"We're in attack mode here," said Cynthia Anderson on Aug. 5. If Anderson, an oboist and chair of the Pittsburgh Opera and Ballet Orchestra Committee, sounded at odds with the genteel high-arts world in which she performs, she has a good excuse. Four days earlier, Pittsburgh Ballet Theatre had announced that as a thrift measure it would use only pre-recorded music for all performances in the coming season. That leaves 40-some musicians out of a job, and Anderson and others charging that the ballet was killing itself to survive.
"Supporting the ballet is important, but they need to save the ballet as it existed," says Anderson.
The PBT had struggled in recent years to stay solvent; the musicians, represented by Local 60-471 of the American Federation of Musicians, had taken two pay cuts since 2001. But though the PBT says it finished its 2004-05 season slightly in the black, negotiations with the musicians on a contract that expired June 30, and in which the PBT sought further pay cuts, had amounted to one meeting, back in May. And now the PBT says using canned music will save it about $550,000, helping pare its budget by $1 million, to $6.4 million.
"This was an extremely difficult decision to make," said PBT Board of Trustees Chair Jeanne Gleason in an Aug. 1 release. "There is no question that our orchestra enhances the performance experience; however, as PBT's mission statement clearly expresses, our top priority is to present world-class ballet to Pittsburgh audiences."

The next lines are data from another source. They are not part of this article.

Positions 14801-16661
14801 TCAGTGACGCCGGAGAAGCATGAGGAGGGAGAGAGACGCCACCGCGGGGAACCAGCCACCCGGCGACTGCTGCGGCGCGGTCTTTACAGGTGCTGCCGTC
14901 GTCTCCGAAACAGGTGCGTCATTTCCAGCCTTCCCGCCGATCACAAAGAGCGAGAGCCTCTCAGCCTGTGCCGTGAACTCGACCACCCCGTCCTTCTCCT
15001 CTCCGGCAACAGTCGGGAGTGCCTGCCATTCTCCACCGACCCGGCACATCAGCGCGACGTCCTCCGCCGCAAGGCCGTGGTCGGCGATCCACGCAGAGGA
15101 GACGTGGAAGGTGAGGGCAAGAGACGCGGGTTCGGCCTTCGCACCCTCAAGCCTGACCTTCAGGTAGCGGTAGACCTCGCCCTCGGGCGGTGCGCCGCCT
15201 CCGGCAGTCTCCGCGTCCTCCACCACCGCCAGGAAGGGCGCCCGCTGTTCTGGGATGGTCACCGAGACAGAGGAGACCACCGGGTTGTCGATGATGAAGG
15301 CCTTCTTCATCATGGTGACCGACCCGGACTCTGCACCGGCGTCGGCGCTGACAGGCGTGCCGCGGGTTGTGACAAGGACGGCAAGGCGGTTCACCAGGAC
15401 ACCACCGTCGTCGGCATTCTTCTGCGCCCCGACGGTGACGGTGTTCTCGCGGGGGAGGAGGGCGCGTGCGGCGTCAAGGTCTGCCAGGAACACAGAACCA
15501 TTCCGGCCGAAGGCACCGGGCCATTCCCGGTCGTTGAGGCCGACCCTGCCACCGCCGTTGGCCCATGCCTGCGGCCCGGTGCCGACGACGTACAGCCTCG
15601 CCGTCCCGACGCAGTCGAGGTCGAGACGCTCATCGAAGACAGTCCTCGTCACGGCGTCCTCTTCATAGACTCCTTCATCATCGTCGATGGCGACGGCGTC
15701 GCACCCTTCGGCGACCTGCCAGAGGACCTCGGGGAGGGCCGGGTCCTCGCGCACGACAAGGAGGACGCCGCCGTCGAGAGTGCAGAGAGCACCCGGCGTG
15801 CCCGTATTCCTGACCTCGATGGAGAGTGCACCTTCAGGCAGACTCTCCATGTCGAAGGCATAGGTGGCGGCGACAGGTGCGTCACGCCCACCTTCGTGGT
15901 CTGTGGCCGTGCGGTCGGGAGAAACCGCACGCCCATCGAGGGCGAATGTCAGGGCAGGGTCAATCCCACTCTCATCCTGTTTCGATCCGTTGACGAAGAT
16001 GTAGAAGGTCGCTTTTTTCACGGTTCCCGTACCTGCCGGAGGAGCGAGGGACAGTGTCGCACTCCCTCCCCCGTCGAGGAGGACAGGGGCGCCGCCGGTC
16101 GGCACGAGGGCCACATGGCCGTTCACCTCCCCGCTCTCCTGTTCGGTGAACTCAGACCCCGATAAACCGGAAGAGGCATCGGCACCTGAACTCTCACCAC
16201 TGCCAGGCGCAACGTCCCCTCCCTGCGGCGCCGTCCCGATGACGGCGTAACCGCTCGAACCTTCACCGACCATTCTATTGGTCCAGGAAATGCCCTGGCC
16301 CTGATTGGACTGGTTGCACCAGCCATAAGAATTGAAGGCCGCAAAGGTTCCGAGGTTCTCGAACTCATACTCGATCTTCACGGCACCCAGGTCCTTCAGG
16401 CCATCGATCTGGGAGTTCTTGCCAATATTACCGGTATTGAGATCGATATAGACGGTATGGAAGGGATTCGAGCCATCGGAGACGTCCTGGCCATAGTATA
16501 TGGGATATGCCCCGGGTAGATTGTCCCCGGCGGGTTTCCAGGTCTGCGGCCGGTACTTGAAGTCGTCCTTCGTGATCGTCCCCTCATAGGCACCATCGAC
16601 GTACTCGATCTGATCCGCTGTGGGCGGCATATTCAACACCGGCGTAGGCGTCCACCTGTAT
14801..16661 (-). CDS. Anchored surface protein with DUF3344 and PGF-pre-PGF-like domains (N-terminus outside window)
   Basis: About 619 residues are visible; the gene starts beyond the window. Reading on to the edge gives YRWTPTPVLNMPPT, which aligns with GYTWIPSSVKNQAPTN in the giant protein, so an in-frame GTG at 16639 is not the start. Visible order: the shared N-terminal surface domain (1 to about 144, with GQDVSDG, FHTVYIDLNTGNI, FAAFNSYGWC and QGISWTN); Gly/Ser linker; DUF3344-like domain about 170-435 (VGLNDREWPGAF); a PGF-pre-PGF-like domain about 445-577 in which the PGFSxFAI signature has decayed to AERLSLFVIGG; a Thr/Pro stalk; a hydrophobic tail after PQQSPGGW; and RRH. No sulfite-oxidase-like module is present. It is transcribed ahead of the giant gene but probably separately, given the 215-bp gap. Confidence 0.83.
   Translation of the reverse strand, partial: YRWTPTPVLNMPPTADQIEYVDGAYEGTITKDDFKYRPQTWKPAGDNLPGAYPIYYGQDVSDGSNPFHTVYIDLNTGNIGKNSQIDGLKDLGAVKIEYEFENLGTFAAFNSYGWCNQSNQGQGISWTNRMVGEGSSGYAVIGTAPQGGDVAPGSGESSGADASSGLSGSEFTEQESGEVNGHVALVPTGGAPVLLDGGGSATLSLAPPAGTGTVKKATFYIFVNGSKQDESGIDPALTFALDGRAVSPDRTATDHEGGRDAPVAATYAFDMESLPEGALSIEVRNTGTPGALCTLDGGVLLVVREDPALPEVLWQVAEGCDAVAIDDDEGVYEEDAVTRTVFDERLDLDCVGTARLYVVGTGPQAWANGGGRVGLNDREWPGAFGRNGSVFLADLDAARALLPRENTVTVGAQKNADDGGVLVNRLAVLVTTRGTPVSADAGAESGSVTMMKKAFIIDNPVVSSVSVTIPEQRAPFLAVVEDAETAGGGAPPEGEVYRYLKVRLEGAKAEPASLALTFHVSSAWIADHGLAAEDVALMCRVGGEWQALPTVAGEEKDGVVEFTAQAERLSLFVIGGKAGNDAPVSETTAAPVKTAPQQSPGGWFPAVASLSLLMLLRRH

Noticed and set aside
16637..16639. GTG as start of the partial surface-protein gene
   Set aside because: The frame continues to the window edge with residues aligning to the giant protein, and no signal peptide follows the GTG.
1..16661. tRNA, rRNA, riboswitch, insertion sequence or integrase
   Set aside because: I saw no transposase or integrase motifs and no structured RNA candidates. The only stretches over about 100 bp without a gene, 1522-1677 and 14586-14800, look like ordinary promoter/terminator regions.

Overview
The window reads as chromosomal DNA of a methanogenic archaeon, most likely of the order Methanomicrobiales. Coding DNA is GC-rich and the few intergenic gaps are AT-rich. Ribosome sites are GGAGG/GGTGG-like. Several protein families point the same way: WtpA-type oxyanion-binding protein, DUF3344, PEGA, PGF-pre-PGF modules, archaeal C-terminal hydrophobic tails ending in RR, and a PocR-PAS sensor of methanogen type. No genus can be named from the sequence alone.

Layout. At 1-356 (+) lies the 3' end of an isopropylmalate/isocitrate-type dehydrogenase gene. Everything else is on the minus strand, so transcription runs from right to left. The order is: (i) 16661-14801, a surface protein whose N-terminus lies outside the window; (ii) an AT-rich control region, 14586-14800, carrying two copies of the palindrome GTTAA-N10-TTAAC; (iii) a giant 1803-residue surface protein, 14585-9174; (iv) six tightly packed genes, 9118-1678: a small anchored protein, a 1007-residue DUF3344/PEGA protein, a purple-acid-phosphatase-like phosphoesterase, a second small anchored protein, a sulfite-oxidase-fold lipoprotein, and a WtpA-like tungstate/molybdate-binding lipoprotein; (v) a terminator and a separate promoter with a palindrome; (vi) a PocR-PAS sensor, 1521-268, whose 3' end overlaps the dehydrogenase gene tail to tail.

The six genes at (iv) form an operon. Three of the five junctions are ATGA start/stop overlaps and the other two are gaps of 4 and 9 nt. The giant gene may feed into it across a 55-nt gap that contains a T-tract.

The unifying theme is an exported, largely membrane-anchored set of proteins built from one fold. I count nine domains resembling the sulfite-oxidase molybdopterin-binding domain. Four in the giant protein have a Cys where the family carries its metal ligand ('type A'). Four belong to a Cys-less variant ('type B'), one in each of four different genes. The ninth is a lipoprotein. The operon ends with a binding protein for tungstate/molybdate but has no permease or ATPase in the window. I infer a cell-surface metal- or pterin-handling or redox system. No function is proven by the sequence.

"Jeanne Gleason's comments are insulting to the orchestra, it's insulting to dancers, it's insulting to the public," says Anderson. While other ballet companies, including Miami's and Tulsa's, have used prerecorded music, Anderson contends the move could make the PBT a "third-rate" ballet. "This is the living theater," she says. "This is not a video that can be played over and over again."
While a statement by the ballet says it is continuing contract negotiations, Anderson says the musicians consider the move to recordings a lockout. On Aug. 4, the union announced plans to file charges of unfair labor practices with the National Labor Relations Board.
Meanwhile, the musicians are trying to rally subscribers and other dance aficionados to their cause, pressuring the PBT to restore live music. On Aug. 5, PBT spokesperson Catherine Brandt said that the group had gotten "both positive and negative feedback" on the decision, but "very few cancellations." The new season begins Oct. 6 with a production of Carmen.
"The public should not swallow this," says Anderson. "That's just the beginning of the complacency that allows an institution like this to die."